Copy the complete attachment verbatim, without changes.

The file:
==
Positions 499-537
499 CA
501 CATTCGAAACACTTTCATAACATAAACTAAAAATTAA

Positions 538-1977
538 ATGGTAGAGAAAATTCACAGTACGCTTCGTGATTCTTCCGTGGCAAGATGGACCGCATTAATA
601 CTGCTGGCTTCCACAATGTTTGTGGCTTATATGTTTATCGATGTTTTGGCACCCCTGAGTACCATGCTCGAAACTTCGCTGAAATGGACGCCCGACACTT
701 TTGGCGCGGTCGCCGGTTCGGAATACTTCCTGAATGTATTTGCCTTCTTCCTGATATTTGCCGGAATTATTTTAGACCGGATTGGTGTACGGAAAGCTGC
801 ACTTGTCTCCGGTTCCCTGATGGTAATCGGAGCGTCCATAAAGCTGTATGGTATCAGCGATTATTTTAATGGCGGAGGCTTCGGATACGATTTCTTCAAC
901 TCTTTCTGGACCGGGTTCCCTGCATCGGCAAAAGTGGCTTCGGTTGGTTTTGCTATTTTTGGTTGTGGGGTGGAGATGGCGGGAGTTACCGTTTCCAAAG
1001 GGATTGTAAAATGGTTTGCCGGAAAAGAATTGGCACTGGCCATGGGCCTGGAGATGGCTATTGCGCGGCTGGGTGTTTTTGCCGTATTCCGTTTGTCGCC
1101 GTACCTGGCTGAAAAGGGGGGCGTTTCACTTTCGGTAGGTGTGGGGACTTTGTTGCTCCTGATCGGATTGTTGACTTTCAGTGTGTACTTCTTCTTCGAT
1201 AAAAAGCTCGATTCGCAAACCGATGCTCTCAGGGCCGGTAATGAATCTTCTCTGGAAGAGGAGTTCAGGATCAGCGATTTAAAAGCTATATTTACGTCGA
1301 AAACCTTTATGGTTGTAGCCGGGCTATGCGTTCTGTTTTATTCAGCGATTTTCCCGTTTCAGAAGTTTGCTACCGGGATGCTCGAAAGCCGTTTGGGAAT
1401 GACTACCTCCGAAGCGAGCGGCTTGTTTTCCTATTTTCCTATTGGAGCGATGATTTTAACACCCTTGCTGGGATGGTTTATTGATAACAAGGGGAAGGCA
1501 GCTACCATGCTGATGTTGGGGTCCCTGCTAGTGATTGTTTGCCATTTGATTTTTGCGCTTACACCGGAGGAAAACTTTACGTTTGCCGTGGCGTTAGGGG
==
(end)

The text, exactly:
Positions 499-537
499 CA
501 CATTCGAAACACTTTCATAACATAAACTAAAAATTAA

Positions 538-1977
538 ATGGTAGAGAAAATTCACAGTACGCTTCGTGATTCTTCCGTGGCAAGATGGACCGCATTAATA
601 CTGCTGGCTTCCACAATGTTTGTGGCTTATATGTTTATCGATGTTTTGGCACCCCTGAGTACCATGCTCGAAACTTCGCTGAAATGGACGCCCGACACTT
701 TTGGCGCGGTCGCCGGTTCGGAATACTTCCTGAATGTATTTGCCTTCTTCCTGATATTTGCCGGAATTATTTTAGACCGGATTGGTGTACGGAAAGCTGC
801 ACTTGTCTCCGGTTCCCTGATGGTAATCGGAGCGTCCATAAAGCTGTATGGTATCAGCGATTATTTTAATGGCGGAGGCTTCGGATACGATTTCTTCAAC
901 TCTTTCTGGACCGGGTTCCCTGCATCGGCAAAAGTGGCTTCGGTTGGTTTTGCTATTTTTGGTTGTGGGGTGGAGATGGCGGGAGTTACCGTTTCCAAAG
1001 GGATTGTAAAATGGTTTGCCGGAAAAGAATTGGCACTGGCCATGGGCCTGGAGATGGCTATTGCGCGGCTGGGTGTTTTTGCCGTATTCCGTTTGTCGCC
1101 GTACCTGGCTGAAAAGGGGGGCGTTTCACTTTCGGTAGGTGTGGGGACTTTGTTGCTCCTGATCGGATTGTTGACTTTCAGTGTGTACTTCTTCTTCGAT
1201 AAAAAGCTCGATTCGCAAACCGATGCTCTCAGGGCCGGTAATGAATCTTCTCTGGAAGAGGAGTTCAGGATCAGCGATTTAAAAGCTATATTTACGTCGA
1301 AAACCTTTATGGTTGTAGCCGGGCTATGCGTTCTGTTTTATTCAGCGATTTTCCCGTTTCAGAAGTTTGCTACCGGGATGCTCGAAAGCCGTTTGGGAAT
1401 GACTACCTCCGAAGCGAGCGGCTTGTTTTCCTATTTTCCTATTGGAGCGATGATTTTAACACCCTTGCTGGGATGGTTTATTGATAACAAGGGGAAGGCA
1501 GCTACCATGCTGATGTTGGGGTCCCTGCTAGTGATTGTTTGCCATTTGATTTTTGCGCTTACACCGGAGGAAAACTTTACGTTTGCCGTGGCGTTAGGGG